Looking ahead: The deal with digital

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Adam Turinas
Adam Turinas

As we count down the days until 2009, digital marketers are already making their trend predictions. Executive editor Sharon Goldman chats with Adam Turinas, EVP of client development at agency Organic, about his thoughts on interactive marketing for the coming year.

Will interactive marketing continue to grow over the next year?

I'm not sure if it's going to grow or just hold its own. In general, I think digital should be less affected [by the economy] than other media over the next year or so, because it's so measurable and clients know how it works, as well as because digital is playing many more roles than it has in the past. What we're finding now is clients who would have used digital mainly for low-cost acquisition, are more prepared to use it for brand-building and they're using it across channels. Where digital has mainly meant the Web, now it will also increasingly mean mobile. It is also being used in retail and out-of-home. For digital agencies, that means you've got opportunities in two different ways: to contribute to your client's bottom line by measuring everything you do and ROI, but then taking campaigns and efficiently stretching them out across different channels.

Can digital agencies handle this breadth of required skill sets?

It's interesting – it isn't actually hard, because we're a reasonably large-scale agency, 450 people or so. Because of that it means there is a very broad skill set that we can deploy, that we can move around in a fairly flexible way. The way we actually approach any problem is in a holistic way. What I mean is we'll take a brief from a client, a campaign strategy brief, come up with an overarching idea and figure out how to execute it across different channels. In some cases, skills are fungible – a really good interactive designer, for instance, can just as easily turn to developing an online ad or Web site to developing a really killer interactive point-of-sale that would run in Times Square. It's really not that much of a stretch.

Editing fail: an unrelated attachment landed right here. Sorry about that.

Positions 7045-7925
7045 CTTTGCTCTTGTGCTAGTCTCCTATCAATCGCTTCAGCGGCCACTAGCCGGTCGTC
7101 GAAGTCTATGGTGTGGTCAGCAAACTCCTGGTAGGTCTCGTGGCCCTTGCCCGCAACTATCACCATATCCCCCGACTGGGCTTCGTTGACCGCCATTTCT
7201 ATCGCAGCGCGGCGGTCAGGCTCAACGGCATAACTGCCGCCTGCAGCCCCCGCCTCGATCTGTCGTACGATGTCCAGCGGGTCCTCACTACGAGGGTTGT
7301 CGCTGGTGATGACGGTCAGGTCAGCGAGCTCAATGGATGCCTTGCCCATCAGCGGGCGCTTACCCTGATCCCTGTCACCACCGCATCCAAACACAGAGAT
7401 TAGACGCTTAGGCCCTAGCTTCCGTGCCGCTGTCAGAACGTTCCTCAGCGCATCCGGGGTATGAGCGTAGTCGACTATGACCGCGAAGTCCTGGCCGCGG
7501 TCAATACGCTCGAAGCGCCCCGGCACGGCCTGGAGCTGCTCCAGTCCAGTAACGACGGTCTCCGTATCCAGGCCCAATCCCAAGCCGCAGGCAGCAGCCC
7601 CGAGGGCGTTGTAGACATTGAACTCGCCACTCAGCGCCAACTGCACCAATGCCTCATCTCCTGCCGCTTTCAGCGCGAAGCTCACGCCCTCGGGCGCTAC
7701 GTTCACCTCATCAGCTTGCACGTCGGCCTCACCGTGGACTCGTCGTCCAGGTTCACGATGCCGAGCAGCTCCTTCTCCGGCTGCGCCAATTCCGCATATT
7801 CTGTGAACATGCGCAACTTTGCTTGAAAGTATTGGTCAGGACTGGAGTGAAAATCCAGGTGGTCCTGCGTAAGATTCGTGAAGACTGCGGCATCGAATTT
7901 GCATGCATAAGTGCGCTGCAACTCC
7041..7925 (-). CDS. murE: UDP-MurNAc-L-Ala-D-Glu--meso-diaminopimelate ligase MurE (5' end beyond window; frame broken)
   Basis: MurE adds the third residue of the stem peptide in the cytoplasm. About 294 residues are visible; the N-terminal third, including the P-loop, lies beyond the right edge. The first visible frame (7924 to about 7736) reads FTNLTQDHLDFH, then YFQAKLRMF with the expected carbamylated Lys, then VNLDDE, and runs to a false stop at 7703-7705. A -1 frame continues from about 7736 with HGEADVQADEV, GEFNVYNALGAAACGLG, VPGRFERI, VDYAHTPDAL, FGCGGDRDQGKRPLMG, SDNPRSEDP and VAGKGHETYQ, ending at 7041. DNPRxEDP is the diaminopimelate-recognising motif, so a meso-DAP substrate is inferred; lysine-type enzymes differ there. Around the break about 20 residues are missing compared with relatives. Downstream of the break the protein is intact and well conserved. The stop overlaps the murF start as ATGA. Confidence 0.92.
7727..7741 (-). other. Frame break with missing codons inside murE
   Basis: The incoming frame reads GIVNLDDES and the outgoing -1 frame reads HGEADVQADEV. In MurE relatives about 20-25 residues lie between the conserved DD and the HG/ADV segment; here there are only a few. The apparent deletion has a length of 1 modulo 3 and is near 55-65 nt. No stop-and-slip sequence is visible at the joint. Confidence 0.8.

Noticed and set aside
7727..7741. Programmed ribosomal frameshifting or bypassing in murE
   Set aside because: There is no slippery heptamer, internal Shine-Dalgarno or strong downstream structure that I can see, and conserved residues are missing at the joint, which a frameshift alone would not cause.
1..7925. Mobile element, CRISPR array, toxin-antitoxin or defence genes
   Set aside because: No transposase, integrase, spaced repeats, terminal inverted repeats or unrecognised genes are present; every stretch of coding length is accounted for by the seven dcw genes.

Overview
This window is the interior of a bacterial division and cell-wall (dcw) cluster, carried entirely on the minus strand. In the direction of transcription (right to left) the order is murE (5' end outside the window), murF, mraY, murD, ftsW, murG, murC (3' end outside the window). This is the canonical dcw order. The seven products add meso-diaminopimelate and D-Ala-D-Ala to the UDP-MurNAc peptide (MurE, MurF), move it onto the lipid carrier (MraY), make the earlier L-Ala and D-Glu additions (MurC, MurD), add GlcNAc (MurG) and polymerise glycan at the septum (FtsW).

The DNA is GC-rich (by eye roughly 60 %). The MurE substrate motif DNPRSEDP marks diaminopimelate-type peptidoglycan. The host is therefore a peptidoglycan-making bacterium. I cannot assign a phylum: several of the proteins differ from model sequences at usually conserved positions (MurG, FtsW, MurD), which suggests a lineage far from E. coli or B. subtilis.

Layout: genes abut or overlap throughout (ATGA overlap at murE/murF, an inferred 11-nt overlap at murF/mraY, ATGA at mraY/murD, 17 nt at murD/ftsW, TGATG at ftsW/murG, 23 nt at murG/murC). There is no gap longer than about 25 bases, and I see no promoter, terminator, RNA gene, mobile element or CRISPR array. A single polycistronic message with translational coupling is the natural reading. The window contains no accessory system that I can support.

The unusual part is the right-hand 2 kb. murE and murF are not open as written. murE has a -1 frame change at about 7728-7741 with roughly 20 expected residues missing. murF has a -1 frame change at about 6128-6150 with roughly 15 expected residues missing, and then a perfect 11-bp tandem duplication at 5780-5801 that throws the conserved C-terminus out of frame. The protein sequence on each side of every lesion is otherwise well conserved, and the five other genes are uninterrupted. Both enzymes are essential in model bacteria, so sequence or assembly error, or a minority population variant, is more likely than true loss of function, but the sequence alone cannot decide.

You've said that the “semantic Web” will become more relevant. What do you mean by that?

There's the notion that there have been two generations of the Web. Web 1.0 was people interacting with information – brochures and commerce, basically. Web 2.0 is people interacting with people and doing somewhat more interesting things with data, rich applications and all that. Web 3.0, or the semantic Web, is really about a much more intelligent Internet. The idea is that you access lots of different sources of data, behavioral data, and you can present much more interesting solutions. So, for example, the way that might work is if you connected your Google search results to everybody in your social networks, you could actually get search results that people in your networks have been talking about – people like you tend to like this type of thing. I think we're going to start seeing some manifestation of this in the next year or so. One example might be search engines that don't just provide results based on relevance but on your buying behavior.

Do you feel that mobile will really take off this year?

I think 2008 sort of was the year for mobile because of the iPhone, which is actually incredible. When most people talk about mobile marketing the vast majority are still talking about SMS campaigns. While SMS has some value it's a bit narrow and limited. With the iPhone, it's more like a computer but it's a computer you can do more stuff with because it's portable, a physical thing that can detect movement. That means marketers can start to think about it as a tool for applications rather than campaigns. With the iPhone you can create applications just like on Facebook to build brand engagement or create a specific application to work as a customer service channel. People are already starting to think about the medium in a very creative way.

What about social media? How do you think it will evolve in the coming year?

The question for a lot of people right now is whether social media is a viable advertising platform. Yeah, it's okay for presenting eyeballs, but it hasn't really taken off the way they envisioned it – a lot of people don't think the industry's gotten comfortable yet. And I think the social media companies are going to have a tough time next year to come up with an advertising platform. I do think that in terms of demographics, social media has typically been for Gen Y and younger, but it's now less so. The older demographic is the fastest-growing, but it's starting on a lower basis. But you can use it to reach an older demographic now, just as effectively as younger groups.


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